The FARC political party has reaffirmed its commitment to the peace process following the announcement by a small group of former guerrillas that they were rearming in order to begin a new phase of insurgency.
A 32-minute video released on Thursday 29 August via YouTube showed two of the FARC’s main peace negotiators, Iván Márquez and Jesús Santrich, standing alongside other guerrillas in an unspecified location. In the video, Márquez read a statement which blamed the decision to rearm on the government of Iván Duque for failing to implement the 2016 peace agreement or tackle the chronic human rights insecurity that has left hundreds of social activists dead. Márquez and Santrich were initially nominated by the FARC to fill congressional positions under the terms of the peace process.
In response to the video, former president Juan Manuel Santos, whose government co-signed the peace agreement, said that 90 per cent of FARC members remained in the reincorporation process. Senior FARC leaders, including the senators Victoria Sandino and Pablo Catatumbo, as well as party president Rodrigo Londoño, said they were focused on the peace agreement despite the many challenges it faces, while an official party statement said that ‘[w]e will continue here, ready to give everything for peace and social justice’.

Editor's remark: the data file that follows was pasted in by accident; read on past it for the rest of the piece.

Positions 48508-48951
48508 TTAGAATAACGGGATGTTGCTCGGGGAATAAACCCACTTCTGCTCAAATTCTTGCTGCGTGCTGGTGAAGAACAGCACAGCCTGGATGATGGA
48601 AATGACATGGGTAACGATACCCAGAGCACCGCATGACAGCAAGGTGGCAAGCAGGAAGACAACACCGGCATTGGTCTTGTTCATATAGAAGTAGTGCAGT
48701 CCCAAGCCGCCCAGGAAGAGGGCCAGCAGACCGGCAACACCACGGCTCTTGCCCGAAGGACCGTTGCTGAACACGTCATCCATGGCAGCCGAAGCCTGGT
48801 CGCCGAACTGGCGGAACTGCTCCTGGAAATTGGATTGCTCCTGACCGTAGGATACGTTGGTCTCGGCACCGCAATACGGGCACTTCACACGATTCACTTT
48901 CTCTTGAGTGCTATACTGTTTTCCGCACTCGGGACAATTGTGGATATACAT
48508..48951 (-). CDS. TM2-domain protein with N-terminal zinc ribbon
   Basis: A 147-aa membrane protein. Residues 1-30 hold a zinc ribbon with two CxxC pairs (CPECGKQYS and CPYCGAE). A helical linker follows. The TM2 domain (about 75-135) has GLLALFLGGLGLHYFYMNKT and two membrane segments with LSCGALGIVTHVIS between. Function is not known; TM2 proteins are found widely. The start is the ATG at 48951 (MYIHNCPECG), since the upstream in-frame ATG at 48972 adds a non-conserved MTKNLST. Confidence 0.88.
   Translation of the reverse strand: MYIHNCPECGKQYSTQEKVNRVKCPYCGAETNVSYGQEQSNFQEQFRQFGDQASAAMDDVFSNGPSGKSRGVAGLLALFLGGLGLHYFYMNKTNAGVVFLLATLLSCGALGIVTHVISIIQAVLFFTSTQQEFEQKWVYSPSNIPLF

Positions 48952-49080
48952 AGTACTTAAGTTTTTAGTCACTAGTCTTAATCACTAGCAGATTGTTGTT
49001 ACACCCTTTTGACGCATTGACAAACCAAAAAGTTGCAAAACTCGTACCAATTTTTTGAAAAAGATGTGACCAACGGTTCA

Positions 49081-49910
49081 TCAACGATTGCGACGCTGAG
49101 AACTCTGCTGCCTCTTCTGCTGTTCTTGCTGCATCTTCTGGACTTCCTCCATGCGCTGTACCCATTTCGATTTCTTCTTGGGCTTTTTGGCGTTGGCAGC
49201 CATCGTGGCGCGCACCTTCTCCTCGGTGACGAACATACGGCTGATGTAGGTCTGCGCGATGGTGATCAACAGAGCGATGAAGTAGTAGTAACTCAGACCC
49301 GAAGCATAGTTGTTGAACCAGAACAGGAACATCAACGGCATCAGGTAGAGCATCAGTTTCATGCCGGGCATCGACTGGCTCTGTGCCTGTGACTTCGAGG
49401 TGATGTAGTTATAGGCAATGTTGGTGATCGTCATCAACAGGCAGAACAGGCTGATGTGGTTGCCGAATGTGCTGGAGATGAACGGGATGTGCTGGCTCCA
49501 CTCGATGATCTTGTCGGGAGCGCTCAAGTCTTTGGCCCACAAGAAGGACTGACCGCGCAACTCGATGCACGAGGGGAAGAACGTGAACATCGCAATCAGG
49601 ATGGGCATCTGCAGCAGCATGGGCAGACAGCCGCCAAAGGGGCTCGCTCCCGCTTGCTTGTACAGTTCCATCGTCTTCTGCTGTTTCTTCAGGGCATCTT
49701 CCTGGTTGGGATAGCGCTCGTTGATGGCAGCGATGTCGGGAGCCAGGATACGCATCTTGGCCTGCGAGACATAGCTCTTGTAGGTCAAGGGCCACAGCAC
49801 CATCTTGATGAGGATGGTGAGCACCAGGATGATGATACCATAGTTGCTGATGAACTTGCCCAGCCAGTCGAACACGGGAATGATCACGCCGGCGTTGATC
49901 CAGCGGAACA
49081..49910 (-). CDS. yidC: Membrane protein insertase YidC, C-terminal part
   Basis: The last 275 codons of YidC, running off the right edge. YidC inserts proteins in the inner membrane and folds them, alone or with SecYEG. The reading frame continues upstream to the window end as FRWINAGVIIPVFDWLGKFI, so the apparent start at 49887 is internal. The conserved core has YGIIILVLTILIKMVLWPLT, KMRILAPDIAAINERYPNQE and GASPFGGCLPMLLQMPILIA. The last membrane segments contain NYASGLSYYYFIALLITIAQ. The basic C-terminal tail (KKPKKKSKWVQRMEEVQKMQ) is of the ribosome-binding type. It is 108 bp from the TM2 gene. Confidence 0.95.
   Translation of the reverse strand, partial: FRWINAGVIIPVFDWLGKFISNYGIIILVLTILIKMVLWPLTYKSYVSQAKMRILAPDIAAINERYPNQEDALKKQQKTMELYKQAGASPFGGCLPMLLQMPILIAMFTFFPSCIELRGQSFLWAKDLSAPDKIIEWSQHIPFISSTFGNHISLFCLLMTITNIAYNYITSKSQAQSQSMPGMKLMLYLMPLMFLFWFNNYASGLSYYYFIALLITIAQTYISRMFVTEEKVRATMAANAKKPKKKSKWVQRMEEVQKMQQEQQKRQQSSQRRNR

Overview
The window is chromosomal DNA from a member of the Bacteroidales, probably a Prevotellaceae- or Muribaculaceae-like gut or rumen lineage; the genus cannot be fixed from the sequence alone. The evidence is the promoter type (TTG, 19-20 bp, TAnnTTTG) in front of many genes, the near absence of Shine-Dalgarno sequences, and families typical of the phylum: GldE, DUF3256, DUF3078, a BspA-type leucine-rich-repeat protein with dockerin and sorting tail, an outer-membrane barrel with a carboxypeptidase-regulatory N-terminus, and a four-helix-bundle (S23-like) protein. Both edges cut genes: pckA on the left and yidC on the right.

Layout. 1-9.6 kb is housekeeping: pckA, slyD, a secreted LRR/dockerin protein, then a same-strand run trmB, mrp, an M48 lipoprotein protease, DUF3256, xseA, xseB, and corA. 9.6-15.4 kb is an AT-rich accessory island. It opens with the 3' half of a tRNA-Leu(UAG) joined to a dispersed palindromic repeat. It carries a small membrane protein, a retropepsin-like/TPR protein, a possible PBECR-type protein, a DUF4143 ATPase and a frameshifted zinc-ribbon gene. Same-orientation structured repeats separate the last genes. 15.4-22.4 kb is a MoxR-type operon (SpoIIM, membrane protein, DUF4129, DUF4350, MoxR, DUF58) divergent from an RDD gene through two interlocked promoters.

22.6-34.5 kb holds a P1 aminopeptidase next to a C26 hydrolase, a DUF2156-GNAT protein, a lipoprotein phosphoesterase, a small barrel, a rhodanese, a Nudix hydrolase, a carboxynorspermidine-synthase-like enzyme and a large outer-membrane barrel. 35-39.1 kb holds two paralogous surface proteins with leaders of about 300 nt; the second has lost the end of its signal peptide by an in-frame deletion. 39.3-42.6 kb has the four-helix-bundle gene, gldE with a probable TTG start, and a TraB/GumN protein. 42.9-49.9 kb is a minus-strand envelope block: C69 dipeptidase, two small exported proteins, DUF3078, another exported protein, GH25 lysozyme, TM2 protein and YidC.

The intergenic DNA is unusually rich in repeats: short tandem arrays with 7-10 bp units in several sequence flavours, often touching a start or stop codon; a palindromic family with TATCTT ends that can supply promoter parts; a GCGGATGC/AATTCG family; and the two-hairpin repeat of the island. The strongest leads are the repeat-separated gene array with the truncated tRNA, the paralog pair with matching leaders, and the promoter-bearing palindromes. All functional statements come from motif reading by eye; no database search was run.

In another statement, former government peace negotiators Sergio Jaramillo and Humberto de la Calle criticised the Duque administration for its hostile attitude towards the peace agreement. ‘Again and again, we told the government that its permanent attacks on the peace process and the risk to legal stability that come with it, could push commanders to make the wrong decision’, they said. Since taking office in August 2018, Duque has sought to modify core elements of the agreement’s transitional justice chapter, while human rights groups say that political killings have escalated during his term.
The majority of FARC former guerrillas remain in reincorporation camps as they transition to civil society. The United Nations has repeatedly expressed concern over the security situation around FARC members, with close to 140 murdered since the agreement was signed in November 2016. In June, the UN Special Rapporteur for Extrajudicial Executions, Agnes Callamard, called on the Colombian government to ‘stop inciting violence’ against the FARC. It followed the killing by soldiers of FARC member Dimar Torres two months earlier.